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The 6 Most Ridiculous Times Photography Insurance Came in Handy

Photographers see a lot of interesting stuff through their viewfinders, but they seldom see a lawsuit coming. Even when a lawsuit is staring them in the face, it can be so unexpected that they can't quite believe what they're seeing. Here are six times photographers found themselves knee-dip in absurd legal trouble and were glad to have photography insurance to help pull them out.

1. The Missed Kiss

1. When the Kiss Wasn't Captured

When Australian couple Jarrad and Sheree Mitchell got married, they expected the perfect day. And by all accounts, it was. The only problem? According to TIME.com New browser window icon., their wedding photographer, George Ferris of Studio Edge & Multimedia, failed to capture their first kiss on camera. When they reviewed the pictures of that happy day, they were devastated. Not only had he missed the kiss, but he also hadn't got their ribbon cutting or certificate signing on film.

The newlyweds didn't pay Ferris in full for the photos, and then sued him for $6,700.

Ferris countersued the couple for $6,000 to cover court fees, the remaining amount that they owed him, and $63 he paid out-of-pocket for a meal on the wedding day. When all was said and done, Ferris was ordered to pay $750 for failing to meet the value of the photography package, a cost Errors & Omissions Insurance can cover. (E&O coverage can help pay for legal expenses when a photographer is sued over professional negligence, mistakes, or breaches of contract.)

The couple, on the other hand, was ordered to pay for the $63 meal expense. Sweet, sweet justice.

2. The Divorced Guy's Wedding

2. When the Divorced Guy Wanted to Recreate His Wedding

Wedding photographers aren't superhuman — they make mistakes like the rest of us. So why not recreate the entire wedding to get the shots just right and bill the photographer after? And why not do it all six years after the original wedding — and after the bride and groom have divorced?

This was actually somebody's idea, according to The New York Times New browser window icon.. Todd Remis of Manhattan sued H & H Photographers, claiming that the company missed the last 15 minutes of the wedding reception, including the last dance and bouquet toss. He demanded the $4,100 back that he paid the studio and $48,000 to fly the principals to New York to recreate the wedding. Sidebar: his wife moved back to Latvia, and he doesn't know where she lives now.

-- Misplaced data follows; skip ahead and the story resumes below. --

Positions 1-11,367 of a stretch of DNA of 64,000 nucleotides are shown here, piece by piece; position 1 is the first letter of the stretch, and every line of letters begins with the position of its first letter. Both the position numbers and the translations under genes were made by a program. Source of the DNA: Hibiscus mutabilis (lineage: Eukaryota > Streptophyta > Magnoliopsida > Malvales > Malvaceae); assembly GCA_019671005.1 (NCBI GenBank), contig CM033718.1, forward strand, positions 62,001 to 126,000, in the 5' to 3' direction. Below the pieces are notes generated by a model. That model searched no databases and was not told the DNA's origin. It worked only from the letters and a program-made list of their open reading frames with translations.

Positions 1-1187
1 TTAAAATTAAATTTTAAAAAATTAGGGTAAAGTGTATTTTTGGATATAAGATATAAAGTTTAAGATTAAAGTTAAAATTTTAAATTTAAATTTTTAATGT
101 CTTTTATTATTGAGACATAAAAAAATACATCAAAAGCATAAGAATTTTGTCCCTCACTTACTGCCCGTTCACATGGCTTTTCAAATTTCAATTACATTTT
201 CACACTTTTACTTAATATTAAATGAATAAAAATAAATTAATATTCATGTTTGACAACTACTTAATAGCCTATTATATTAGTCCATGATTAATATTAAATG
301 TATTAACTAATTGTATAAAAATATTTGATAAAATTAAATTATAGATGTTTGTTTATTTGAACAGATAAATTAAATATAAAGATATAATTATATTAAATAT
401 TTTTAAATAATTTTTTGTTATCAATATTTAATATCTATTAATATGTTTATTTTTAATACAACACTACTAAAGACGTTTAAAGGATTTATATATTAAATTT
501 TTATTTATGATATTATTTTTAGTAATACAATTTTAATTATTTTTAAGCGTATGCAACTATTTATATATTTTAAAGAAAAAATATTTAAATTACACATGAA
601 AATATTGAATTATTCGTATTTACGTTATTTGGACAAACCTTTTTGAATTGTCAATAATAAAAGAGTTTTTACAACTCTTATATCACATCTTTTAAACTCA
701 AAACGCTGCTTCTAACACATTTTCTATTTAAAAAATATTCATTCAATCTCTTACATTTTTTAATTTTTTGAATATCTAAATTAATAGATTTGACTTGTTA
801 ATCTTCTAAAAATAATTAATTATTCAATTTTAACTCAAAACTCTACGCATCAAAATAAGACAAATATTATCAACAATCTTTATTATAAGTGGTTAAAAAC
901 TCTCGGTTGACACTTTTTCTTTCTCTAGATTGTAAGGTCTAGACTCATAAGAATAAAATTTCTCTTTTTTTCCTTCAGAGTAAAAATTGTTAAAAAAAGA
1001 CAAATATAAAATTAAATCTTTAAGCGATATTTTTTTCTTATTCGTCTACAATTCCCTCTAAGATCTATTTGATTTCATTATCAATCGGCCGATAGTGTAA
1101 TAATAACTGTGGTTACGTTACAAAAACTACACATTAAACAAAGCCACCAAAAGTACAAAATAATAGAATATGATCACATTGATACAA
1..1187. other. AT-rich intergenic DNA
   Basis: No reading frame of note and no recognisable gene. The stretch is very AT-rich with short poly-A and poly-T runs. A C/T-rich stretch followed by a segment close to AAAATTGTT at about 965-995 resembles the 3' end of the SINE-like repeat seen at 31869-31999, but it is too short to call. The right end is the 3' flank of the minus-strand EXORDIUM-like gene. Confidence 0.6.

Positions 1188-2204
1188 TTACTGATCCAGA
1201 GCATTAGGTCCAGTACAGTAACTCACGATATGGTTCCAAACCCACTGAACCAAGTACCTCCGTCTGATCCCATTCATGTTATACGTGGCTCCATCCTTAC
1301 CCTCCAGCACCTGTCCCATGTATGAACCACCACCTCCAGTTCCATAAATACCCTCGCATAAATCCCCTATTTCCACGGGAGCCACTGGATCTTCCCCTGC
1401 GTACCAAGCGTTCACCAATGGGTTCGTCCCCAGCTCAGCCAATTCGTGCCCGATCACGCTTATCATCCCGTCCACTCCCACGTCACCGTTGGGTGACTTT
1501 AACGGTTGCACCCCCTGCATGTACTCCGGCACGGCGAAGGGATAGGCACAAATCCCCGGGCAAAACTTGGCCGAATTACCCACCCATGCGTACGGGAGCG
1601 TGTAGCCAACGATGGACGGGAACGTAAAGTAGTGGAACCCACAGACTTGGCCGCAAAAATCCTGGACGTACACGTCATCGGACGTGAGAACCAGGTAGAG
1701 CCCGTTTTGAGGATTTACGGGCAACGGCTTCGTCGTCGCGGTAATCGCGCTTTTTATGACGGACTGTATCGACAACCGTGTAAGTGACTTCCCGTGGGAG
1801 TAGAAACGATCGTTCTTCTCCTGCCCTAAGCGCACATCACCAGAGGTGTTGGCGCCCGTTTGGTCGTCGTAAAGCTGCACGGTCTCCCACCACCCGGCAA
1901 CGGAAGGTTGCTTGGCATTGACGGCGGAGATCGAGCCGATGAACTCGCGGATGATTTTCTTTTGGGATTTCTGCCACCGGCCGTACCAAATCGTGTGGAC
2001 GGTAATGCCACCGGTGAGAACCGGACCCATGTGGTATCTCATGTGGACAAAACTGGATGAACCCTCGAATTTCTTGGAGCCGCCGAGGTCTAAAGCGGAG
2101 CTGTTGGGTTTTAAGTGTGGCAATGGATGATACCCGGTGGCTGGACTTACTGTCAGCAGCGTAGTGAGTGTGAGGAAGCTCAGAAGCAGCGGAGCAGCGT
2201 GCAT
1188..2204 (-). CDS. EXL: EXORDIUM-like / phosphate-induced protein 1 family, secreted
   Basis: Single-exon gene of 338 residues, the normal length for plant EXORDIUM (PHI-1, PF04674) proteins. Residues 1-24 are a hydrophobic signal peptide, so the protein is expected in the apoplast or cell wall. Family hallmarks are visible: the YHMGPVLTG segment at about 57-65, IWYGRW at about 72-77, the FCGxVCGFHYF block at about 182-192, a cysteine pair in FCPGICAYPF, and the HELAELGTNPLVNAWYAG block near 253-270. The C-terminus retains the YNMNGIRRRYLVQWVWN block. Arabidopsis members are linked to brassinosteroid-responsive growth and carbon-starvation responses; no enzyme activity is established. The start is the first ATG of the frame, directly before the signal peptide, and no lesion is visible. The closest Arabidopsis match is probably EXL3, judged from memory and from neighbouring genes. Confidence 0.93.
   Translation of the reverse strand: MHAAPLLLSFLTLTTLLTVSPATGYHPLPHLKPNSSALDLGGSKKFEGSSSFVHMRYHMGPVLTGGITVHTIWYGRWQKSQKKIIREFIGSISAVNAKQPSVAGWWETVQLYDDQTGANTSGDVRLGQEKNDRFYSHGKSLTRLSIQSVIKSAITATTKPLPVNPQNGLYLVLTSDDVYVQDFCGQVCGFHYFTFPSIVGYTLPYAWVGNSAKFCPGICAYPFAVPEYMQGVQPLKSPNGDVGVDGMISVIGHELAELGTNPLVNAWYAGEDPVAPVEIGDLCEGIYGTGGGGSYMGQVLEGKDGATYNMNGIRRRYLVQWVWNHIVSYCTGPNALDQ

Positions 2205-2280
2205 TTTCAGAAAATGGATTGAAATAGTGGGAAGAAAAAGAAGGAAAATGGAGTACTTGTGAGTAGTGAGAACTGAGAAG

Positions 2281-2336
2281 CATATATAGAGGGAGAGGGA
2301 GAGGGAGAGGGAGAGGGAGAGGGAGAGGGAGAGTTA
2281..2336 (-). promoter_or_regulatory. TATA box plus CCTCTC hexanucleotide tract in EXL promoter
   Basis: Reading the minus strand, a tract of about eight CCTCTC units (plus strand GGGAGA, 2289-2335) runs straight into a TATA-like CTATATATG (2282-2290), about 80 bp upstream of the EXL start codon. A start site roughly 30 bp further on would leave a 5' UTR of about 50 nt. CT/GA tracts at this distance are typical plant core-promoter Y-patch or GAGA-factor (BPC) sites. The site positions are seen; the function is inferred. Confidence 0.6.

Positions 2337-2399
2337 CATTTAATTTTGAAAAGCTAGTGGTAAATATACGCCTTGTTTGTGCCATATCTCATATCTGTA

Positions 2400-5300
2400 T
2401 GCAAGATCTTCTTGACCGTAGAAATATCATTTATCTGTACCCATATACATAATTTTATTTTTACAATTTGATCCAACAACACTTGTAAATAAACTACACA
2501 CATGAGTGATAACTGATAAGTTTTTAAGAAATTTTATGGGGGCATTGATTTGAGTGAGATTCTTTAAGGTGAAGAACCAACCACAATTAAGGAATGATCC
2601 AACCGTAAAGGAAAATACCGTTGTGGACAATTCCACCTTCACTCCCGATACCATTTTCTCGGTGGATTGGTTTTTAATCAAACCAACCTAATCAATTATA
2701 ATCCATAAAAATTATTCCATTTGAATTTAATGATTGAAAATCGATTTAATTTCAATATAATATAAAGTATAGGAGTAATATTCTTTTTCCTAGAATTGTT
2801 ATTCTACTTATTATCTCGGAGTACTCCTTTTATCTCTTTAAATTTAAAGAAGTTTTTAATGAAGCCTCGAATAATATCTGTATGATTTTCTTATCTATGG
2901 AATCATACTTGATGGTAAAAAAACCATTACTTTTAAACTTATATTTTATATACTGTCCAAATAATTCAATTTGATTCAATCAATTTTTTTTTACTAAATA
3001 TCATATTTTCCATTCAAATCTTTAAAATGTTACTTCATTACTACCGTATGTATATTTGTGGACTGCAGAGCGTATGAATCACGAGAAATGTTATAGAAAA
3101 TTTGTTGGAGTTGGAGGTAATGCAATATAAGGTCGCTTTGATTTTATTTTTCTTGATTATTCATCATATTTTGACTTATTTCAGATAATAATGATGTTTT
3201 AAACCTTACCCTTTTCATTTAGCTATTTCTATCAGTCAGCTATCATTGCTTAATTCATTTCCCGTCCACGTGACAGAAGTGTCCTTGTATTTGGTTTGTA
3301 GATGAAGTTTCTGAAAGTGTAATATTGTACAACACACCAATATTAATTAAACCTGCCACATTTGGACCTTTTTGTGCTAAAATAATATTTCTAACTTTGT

Whether the photography studio fulfilled the contract or not, we have to admit that the guy had a pretty solid plan to see the love of his life again, even if the lawsuit was a little desperate.

3. The Broken Statue

3. When the Photographers Broke a Priceless Piece of Art

Maybe priceless isn't the best word to use when the lawsuit specifically demanded for $300,000, but that's still a lot of money. An article on Petapixel.com New browser window icon. describes how photographers for Art + Auction magazine accidentally dropped a 2,630-year-old Nigerian Nok statue, which shattered into a thousand pieces. The statue belonged to art collector Corice Amran, who sued the magazine for negligence in their handling of the artifact.

Apparently, the statue was damaged beyond repair, having been made out of fragile terracotta. Such figurines are some of the only remaining artifacts of the Nok culture of central Nigeria and are rarely found intact. One can only hope somebody told a good Nok Nok joke to lighten the mood after the shattered pieces stopped bouncing around. One can also hope that the photographers had General Liability Insurance, which can cover lawsuits over damaged third-party property.